Social isolation on the High Seas: Stella Maris steps in

11 Jun 2020

By Eric Leslie Martin

Filipino men make up the majority of seafarers and there is strong likelihood that there will be a Catholic presence on board. Photo: Eric Martin.

By Eric Martin

Some three months of social distancing under COVID-19 restrictions has given most Australians an idea of the stress associated with separation from friends and family for any extended period of time – stretch that isolation distance to thousands of nautical miles, sometimes lasting years in duration, and the plight of many seafarers comes close to comprehension.

Stella Maris Seafarers’ Centre in Fremantle has recently received funding to tackle the Coronavirus pandemic, enabling the Archdiocesan agency to extend an even greater level of hospitality to those international sailors washed up on Perth’s shores.

Loaded up with a box of gift-bags, Dcn Moore navigates the hazards of a busy port to deliver his cargo shipside. Photo: Eric Martin.

For Permanent Deacon Patrick Moore and his Stella Maris volunteers, the vulnerability to mental health issues exhibited by seafarers provides a “raison d’être” that exemplifies the Catholic ethos of charity.

Stella Maris’ volunteers have been putting together gift-bags for seafarers, 22 for each ship.

“Every person gets a selection of items: one soap, one razor, two Mentos, a tin of sardines [a delicacy for many seafarers], some dry snacks, noodles, and an Australian fridge magnet,” Dcn Moore explained.

Filipino men make up the majority of seafarers and there is strong likelihood that there will be a Catholic presence on board. Photo: Eric Martin.

And while the list of goods included may not sound that appealing to Australians, for men from the Philippines, who make up the majority of the modern merchant navy, the selection is a genuine treat.

“These bags are a way for us to show our care and consideration for these people who are so essential to our society; many people don’t realise that their whitegoods or the beautiful cars that they’ve bought – a seafarer had to scramble underneath that loading it in, chaining it up to be lifted out… everything.”

Stella Maris offers on-shore recreational facilities for seafarers to use during their short stay in Port Fremantle. Photo: Eric Martin.

“There’s a lot of suicide on board ships, a lot of people just disappear – over the side in the middle of the night,” Dcn Moore shared, before going on to relate the story of two young men, both 19 years old, who committed suicide on ships off WA’s coast in December.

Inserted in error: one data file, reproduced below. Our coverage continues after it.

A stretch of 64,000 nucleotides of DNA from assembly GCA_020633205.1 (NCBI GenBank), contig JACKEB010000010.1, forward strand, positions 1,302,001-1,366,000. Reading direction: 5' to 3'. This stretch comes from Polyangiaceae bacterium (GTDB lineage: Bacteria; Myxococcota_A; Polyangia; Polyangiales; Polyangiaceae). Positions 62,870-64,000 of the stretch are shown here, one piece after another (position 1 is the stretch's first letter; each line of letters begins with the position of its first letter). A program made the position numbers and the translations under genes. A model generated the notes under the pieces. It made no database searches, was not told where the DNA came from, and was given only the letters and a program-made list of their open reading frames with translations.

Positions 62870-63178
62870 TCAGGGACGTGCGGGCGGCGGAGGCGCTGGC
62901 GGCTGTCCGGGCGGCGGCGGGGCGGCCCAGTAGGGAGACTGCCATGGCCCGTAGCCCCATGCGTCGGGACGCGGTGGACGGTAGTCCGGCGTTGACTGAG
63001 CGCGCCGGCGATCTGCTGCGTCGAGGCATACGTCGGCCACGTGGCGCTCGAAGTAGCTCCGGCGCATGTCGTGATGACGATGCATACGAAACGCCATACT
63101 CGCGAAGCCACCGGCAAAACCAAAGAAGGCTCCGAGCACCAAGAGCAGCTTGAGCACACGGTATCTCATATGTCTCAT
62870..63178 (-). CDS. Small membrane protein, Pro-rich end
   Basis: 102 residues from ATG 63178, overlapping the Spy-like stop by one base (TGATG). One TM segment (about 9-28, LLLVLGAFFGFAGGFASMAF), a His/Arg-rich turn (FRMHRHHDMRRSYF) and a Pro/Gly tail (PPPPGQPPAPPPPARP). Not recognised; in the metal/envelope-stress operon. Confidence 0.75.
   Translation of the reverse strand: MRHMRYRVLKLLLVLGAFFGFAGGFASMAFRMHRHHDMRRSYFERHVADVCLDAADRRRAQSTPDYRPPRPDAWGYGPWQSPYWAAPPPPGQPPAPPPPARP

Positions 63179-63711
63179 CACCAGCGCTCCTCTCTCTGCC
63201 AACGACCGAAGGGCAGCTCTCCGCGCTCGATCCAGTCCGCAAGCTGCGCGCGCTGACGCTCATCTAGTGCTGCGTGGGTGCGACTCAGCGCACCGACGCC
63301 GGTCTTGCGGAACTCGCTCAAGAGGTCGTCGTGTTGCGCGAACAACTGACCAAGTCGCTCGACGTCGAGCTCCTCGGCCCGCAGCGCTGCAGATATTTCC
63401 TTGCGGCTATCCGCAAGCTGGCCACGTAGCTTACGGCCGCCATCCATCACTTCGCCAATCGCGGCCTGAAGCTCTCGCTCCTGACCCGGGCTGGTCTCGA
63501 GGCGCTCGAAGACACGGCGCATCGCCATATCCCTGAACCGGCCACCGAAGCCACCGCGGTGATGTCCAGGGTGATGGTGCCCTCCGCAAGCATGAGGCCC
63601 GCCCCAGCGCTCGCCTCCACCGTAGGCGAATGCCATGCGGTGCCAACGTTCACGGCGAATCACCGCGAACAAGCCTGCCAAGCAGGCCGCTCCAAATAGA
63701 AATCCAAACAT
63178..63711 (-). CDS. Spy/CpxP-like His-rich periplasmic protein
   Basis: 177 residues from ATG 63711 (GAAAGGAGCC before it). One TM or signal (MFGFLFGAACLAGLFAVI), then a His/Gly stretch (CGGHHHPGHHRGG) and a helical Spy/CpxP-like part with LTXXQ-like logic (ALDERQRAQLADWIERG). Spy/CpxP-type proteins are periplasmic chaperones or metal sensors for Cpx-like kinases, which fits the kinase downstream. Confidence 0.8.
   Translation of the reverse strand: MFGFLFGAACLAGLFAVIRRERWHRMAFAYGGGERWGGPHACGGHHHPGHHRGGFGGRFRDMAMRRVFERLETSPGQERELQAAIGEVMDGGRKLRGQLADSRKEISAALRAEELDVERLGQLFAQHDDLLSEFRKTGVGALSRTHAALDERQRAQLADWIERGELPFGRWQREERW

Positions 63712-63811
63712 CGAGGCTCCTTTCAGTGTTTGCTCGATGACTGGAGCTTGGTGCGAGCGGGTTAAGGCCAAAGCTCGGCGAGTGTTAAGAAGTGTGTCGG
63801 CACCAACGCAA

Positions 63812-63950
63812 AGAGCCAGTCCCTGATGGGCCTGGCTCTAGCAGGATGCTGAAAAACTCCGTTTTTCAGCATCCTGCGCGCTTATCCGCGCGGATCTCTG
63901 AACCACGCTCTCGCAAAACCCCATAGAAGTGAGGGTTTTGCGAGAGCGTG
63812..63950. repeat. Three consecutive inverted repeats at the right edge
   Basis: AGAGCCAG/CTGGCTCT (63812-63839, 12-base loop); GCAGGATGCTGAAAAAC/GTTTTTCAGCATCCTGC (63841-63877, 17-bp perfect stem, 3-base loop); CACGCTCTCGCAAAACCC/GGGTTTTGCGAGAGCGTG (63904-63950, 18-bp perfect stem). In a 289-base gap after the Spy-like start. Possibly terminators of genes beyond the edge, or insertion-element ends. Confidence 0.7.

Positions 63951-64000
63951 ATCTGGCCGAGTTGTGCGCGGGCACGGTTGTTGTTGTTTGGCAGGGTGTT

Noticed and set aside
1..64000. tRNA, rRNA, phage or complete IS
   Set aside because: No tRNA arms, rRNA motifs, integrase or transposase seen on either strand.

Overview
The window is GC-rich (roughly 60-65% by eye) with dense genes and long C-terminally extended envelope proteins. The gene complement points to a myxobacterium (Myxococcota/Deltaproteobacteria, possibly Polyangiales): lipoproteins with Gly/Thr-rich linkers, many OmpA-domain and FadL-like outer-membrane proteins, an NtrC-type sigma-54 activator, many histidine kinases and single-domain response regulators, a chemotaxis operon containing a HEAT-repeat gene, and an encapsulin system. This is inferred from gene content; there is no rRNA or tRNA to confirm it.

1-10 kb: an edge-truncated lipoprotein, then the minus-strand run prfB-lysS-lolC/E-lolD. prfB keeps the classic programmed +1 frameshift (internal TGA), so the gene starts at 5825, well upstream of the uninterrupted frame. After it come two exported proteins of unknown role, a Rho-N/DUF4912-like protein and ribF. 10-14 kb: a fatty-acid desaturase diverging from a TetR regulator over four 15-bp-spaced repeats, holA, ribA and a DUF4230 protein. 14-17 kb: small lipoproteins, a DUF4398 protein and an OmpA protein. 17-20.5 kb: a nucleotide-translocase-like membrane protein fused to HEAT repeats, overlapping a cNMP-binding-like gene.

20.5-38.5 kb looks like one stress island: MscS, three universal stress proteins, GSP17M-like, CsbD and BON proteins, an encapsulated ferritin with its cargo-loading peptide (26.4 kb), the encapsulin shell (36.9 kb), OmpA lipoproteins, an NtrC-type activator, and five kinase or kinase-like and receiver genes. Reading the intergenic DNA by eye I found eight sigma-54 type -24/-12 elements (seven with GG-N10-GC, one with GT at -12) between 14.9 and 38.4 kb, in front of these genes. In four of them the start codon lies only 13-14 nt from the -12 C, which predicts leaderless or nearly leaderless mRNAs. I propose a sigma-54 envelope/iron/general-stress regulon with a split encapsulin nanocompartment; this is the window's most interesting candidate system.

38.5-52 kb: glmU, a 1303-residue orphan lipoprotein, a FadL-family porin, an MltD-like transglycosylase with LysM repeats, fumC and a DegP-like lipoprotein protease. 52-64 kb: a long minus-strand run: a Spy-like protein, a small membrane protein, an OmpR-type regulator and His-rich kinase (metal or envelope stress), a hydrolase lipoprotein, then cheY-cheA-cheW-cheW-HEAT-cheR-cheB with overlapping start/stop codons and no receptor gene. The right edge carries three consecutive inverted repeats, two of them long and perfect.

“Sometimes they haven’t been paid for months, they [the ships] can even leave port without water.”

Yet the sailors are reluctant to talk about sub-standard conditions because they live in fear for their jobs, making Stella Maris one of the few places where they can be open and honest about their experiences and thankfully, Dcn Moore says Australia has a reputation for being strict.

Deacon Patrick Moore, Director of Stella Maris, with his wife, Carol and volunteer Marianne, from Palmyra Parish, with the gift bags being assembled for seafarers. Photo: Eric Martin.

“For years’ people had this idea about seafarers, that they were very naughty when they came off ship – but that’s just not the case anymore,” Dcn Moore said.

The crew’s quarters situated at the stern of the ship is the only home these seafarers know for many months at a time. Photo: Eric Martin.

“They’re nearly all family men, they’ve been at sea for months and they just want to talk to their families; in many cases their babies have been born while they are away at sea.”

Stella Maris and its volunteers, situated as they are at the edge of Port Fremantle, have been at the epicenter of WA’s coronavirus outbreak, dealing with the (healthy) captains and crew members of some of the ships that have been responsible for the majority of the State’s infected.

Stella Maris Seafarer’s Centre, as seen by the ships when they enter Port Fremantle. Photo: Eric Martin.

Dcn Moore points out the Al Kuwait as he drives towards one of the other waiting ships – the vessel captured local headlines after the Federal Department of Agriculture refused to grant an exemption to Australia’s live export ban to allow the vessel to transport 56,000 sheep to the Middle East when several crew members tested positive to COVID-19 after arriving in Fremantle on 22 May.

“Donning the mandatory facemask, we make our way out to a rusty green ship, its discolored bulk moored fast to the pier as a giant crane slowly lifts out her cargo, the crew calling out instructions in their native language of Tagalog.

Dcn Moore and the team at Stella Maris often receive thank-you letters from ships’ crews in appreciation for their support and hospitality. Photo: Eric Martin.

“This ship comes regularly, it’s a bulk carrier that usually stays here for up to a week and a half at a time – it’s last port was Kaohsiung City, a massive port in Taiwan,” Dcn Moore shared, nearing the gangplank where two men wearing bright-yellow wet weather gear stare at us suspiciously.

Yet once it becomes clear that the box of gift-bags is both for the sailors and free, the expressions change dramatically and wide smiles light up faces darkened by the kiss of the ocean sun.

Cries of “Thank you, thank you!” echo down from the decks above.